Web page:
By John Pilger
November 16, 2009
When General Suharto, the west’s man, seized power in Indonesia in the mid-1960s, he offered “a gleam of light in Asia”, rejoiced Time magazine. That he had killed up to a million “communists” was of no account in the acquisition of what Richard Nixon called “the richest hoard of natural resources, the greatest prize in South-east Asia”.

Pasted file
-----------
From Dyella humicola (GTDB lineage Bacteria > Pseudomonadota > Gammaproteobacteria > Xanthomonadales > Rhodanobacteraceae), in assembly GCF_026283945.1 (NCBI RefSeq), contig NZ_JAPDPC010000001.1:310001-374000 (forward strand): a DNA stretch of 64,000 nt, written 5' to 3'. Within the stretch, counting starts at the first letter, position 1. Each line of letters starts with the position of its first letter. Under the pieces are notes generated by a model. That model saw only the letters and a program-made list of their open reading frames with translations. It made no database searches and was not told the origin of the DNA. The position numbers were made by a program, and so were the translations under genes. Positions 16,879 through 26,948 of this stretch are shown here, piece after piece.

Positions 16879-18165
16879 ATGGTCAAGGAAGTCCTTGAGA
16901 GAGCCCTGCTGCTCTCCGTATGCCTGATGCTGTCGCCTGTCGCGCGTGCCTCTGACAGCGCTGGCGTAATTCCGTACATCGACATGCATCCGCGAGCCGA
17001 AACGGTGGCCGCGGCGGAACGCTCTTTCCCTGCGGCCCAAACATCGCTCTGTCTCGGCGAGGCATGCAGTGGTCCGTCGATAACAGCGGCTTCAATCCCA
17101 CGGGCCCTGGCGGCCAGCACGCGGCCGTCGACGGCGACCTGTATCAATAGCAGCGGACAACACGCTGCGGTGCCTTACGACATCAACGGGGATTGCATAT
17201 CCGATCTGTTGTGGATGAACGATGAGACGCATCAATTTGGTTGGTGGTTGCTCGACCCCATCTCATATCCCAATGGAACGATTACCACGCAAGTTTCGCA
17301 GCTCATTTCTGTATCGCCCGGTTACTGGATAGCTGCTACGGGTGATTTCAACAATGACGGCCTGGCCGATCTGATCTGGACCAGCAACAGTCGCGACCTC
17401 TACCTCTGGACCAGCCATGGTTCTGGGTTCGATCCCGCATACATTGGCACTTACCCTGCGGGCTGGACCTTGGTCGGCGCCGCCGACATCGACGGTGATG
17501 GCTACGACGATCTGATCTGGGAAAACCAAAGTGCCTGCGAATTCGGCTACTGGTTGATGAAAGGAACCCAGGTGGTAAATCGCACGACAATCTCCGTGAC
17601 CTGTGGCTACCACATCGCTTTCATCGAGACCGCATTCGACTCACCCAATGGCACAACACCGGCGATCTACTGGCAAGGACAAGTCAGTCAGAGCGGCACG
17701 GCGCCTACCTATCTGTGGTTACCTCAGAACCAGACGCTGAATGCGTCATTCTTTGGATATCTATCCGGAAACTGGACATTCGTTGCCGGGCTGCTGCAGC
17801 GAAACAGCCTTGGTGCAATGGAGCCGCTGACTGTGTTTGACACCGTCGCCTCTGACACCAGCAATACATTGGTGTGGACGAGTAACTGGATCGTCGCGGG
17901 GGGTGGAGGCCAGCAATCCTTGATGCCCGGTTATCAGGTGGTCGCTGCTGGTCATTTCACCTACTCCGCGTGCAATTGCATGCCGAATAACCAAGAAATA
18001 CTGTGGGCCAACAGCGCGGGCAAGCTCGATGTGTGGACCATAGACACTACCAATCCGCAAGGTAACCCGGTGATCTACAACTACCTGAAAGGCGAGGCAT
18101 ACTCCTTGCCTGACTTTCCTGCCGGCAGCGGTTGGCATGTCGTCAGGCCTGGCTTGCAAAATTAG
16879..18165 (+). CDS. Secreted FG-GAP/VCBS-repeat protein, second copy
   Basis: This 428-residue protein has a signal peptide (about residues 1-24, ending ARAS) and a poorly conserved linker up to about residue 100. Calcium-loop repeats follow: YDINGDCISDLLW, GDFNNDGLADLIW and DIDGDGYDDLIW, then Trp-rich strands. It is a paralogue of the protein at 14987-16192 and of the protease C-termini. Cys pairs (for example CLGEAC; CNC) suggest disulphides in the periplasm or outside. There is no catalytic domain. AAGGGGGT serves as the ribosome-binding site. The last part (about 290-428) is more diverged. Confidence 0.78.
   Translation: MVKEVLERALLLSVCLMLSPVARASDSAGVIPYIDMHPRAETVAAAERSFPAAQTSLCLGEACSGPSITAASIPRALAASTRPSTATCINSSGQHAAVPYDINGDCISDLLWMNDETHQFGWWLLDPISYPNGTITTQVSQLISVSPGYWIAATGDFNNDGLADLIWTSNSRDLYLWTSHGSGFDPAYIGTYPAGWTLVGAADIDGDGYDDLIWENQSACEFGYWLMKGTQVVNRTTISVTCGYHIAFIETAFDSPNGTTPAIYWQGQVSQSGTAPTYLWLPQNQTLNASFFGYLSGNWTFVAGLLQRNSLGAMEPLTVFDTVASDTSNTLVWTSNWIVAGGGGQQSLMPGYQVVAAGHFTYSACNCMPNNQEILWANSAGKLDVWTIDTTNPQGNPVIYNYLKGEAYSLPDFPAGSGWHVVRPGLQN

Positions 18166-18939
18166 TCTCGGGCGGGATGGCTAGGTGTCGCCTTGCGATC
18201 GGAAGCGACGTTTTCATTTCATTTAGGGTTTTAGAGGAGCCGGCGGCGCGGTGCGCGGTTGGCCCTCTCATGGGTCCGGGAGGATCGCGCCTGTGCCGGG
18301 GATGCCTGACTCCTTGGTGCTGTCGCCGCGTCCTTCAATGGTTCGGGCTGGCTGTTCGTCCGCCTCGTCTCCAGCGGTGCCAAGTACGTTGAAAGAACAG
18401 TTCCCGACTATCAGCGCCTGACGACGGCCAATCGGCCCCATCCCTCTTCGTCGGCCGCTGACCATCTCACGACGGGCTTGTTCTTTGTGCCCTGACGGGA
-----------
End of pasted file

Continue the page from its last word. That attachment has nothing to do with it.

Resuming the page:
In November 1967, the booty was handed out at an extraordinary conference in a lakeside hotel in Geneva. The participants included the most powerful capitalists in the world, the likes of David Rockefeller, and senior executives of the major oil companies and banks, General Motors, British American Tobacco, Imperial Chemical Industries, American Express, Siemens, Goodyear, US Steel. The president of Time Incorporated, James Linen, opened the proceedings with this prophetic description of globalisation: “We are trying to create a new climate in which private enterprise and developing countries work together for the greater profit of the free world. The world of international enterprise is more than governments . . . It is a seamless web, which has been shaping the global environment at revolutionary speed.”